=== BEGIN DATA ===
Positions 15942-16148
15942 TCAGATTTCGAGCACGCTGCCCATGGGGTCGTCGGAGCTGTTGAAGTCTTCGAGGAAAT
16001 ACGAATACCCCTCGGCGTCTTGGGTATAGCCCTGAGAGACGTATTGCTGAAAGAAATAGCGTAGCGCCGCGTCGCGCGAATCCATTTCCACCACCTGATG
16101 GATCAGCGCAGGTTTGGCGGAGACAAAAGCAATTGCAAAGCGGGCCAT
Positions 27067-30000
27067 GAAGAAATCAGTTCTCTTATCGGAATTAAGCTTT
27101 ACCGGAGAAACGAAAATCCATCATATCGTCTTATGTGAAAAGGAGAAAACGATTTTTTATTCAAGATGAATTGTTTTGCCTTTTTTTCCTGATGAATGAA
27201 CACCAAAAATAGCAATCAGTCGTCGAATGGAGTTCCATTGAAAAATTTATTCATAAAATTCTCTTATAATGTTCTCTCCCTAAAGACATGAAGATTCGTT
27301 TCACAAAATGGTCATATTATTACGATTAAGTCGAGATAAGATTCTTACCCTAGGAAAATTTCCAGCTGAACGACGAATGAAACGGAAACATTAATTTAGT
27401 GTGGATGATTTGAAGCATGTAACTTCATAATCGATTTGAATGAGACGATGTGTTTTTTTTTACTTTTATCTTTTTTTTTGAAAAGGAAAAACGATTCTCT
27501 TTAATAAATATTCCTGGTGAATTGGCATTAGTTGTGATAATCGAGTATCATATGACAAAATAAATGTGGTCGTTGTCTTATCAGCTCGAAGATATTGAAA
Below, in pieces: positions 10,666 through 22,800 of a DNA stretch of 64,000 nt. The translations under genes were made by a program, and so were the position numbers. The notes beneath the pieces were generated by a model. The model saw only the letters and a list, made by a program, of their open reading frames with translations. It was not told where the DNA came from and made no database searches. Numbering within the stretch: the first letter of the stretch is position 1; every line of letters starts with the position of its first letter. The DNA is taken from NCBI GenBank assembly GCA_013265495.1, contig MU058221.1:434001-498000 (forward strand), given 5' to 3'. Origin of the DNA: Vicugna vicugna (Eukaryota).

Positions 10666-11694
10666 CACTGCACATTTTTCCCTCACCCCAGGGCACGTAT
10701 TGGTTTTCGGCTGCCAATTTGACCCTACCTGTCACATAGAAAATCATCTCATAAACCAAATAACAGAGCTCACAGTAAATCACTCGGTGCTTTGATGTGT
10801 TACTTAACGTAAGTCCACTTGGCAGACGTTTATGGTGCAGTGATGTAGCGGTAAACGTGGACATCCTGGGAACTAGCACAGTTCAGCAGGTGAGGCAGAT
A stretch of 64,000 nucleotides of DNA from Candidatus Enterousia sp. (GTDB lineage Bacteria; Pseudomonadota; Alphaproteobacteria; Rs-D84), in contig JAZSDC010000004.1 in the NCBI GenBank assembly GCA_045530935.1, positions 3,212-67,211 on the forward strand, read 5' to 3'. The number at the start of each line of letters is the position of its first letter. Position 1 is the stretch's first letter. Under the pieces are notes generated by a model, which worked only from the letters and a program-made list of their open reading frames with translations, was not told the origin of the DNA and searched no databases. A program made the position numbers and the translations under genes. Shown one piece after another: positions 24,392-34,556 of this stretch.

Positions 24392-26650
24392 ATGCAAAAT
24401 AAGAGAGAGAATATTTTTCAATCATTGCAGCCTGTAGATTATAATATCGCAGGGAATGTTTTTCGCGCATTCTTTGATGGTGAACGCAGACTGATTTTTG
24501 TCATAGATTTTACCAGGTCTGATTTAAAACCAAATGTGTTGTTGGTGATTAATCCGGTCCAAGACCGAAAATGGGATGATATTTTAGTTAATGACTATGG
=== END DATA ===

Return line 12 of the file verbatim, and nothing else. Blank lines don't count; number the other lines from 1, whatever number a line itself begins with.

Below, in pieces: positions 10,666 through 22,800 of a DNA stretch of 64,000 nt. The translations under genes were made by a program, and so were the position numbers. The notes beneath the pieces were generated by a model. The model saw only the letters and a list, made by a program, of their open reading frames with translations. It was not told where the DNA came from and made no database searches. Numbering within the stretch: the first letter of the stretch is position 1; every line of letters starts with the position of its first letter. The DNA is taken from NCBI GenBank assembly GCA_013265495.1, contig MU058221.1:434001-498000 (forward strand), given 5' to 3'. Origin of the DNA: Vicugna vicugna (Eukaryota).